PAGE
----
Abolition of the mining and carbon taxes a positive for Mackay

With the election at our doorstep, property experts are weighing up election issues and what they mean for certain areas.

Kim Clarke, developer of Plantation Palms, says the abolition of the mining and carbon taxes could positively affect Mackay.

“We’ve witnessed a decline in the number of mining jobs over the past six months, and the Mackay economy is feeling the impact,” says Clarke.

“Abolishing both the mining and carbon taxes could completely turn this area on its head and result in increased investment in our community and economy.

“China and India need our coal, how can we operate as a world without coal?” says Clarke.

Clarke says there’s a lack of confidence in the Mackay area and although there’s stock, people aren’t buying.

Clarke says the drawing out of the election was one of the biggest mistakes the Labour government made as people always slow down before an election.

“Mining towns are small compared to Sydney and Melbourne and therefore anything that happens within the local papers, people think that’s happening.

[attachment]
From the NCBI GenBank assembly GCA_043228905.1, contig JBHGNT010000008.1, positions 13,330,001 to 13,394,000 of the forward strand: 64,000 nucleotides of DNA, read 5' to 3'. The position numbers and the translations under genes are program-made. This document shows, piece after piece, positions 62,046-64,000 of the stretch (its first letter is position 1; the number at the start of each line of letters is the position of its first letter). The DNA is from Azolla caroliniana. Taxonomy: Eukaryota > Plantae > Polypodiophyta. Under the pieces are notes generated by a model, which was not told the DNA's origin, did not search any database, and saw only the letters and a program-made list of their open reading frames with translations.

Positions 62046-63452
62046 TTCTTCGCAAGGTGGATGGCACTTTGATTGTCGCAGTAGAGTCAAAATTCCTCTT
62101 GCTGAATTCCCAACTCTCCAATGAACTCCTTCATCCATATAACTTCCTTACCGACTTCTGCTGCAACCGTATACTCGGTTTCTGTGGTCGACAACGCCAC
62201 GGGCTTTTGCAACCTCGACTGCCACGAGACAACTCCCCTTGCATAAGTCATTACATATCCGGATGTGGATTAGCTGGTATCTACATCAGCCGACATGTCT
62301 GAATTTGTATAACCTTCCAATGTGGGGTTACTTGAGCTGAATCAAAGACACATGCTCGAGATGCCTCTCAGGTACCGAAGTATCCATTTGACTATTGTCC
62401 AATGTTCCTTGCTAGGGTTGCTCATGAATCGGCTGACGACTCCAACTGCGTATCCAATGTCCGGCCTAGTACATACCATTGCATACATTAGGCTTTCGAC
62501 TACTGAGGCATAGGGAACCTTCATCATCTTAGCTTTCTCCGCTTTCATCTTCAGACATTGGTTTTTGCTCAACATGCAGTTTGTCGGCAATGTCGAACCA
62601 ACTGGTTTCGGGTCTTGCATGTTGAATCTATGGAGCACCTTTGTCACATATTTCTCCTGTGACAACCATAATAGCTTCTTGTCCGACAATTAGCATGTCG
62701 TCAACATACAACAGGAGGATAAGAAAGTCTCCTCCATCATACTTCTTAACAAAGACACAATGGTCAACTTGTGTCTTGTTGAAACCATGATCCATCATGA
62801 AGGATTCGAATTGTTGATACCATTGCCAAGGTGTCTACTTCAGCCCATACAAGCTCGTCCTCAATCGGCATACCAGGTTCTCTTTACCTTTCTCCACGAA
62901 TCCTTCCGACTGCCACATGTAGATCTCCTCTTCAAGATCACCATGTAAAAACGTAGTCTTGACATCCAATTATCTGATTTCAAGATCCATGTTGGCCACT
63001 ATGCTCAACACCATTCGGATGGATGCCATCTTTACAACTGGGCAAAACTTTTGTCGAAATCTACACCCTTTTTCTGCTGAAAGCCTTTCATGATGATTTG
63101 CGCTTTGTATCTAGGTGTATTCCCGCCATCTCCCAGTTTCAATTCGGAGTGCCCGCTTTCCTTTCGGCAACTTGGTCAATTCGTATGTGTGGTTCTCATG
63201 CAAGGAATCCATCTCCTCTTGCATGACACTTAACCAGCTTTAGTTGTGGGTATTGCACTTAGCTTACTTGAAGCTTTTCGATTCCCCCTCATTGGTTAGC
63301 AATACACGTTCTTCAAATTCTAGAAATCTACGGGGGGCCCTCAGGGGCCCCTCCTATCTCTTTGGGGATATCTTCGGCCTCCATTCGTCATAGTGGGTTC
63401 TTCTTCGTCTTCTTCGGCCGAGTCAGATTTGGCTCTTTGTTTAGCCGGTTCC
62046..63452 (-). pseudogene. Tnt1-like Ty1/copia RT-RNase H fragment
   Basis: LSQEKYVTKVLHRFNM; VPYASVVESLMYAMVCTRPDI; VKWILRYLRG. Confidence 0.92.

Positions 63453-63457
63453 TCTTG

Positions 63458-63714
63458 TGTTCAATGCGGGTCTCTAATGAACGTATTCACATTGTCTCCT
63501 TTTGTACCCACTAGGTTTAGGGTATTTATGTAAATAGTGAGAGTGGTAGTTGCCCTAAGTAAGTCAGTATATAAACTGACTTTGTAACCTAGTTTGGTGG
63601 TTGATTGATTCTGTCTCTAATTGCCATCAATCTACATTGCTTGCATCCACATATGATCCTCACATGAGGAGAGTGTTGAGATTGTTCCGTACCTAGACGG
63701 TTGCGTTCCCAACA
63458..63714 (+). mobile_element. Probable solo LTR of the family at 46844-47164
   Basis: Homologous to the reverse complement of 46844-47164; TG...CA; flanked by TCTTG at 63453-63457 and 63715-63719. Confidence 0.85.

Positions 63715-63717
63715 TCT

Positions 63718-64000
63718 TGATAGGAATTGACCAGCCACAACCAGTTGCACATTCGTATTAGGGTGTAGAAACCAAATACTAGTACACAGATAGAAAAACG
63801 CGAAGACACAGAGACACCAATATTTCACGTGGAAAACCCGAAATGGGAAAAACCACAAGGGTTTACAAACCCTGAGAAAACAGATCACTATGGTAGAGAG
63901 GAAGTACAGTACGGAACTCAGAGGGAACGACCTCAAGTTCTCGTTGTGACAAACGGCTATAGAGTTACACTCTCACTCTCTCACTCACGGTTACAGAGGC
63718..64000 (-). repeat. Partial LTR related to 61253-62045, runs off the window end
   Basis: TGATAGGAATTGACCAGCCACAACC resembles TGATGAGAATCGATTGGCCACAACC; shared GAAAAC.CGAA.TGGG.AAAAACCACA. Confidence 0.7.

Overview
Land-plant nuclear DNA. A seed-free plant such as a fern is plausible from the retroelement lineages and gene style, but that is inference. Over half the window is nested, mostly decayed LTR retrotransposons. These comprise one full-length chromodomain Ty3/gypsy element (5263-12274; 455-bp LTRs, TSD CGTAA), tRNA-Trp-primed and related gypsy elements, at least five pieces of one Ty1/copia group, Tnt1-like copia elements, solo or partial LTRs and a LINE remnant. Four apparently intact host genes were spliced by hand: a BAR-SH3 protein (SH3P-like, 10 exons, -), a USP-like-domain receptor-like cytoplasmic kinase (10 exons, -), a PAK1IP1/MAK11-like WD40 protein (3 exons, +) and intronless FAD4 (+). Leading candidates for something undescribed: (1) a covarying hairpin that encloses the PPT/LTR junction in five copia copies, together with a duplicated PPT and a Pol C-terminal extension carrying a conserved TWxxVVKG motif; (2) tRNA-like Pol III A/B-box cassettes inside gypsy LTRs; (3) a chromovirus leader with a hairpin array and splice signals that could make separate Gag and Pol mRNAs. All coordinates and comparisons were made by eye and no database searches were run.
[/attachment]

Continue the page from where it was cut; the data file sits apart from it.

“People just aren’t buying, once we have an election, people will become more certain and confidence will start to come back.”

Clarke also emphasises the Australian dollar, although more so related to the RBA than the election.

“The dollar coming down is fabulous, it’s very very important for the mining industry, I’d like to see if come down even further.

“The mining industry has been having to suffer with a dollar at parity to the US dollar, a lower dollar means we’re more competitive with the rest of the world.

“The low dollar helps with tourism also, it stops Aussies getting more for their money overseas and it means foreigners get more for their money here,’” says Clarke.

Clarke says the mining industry boom is over, in terms of building new mines but mines will still work if they’re economical to produce.

“At the moment we’re going through a phase that will make the mines more productive by employing more productive people.

“Just like a shopping centre, they change shops around so they can get more traffic… we have to do the same with mines. We have to get smarter and do a better job” says Clarke.

The median house price in Mackay is $399,000, a 14.8% change in the past five years, according to RP Data.

By Nicola Trotman
Friday, 06 September 2013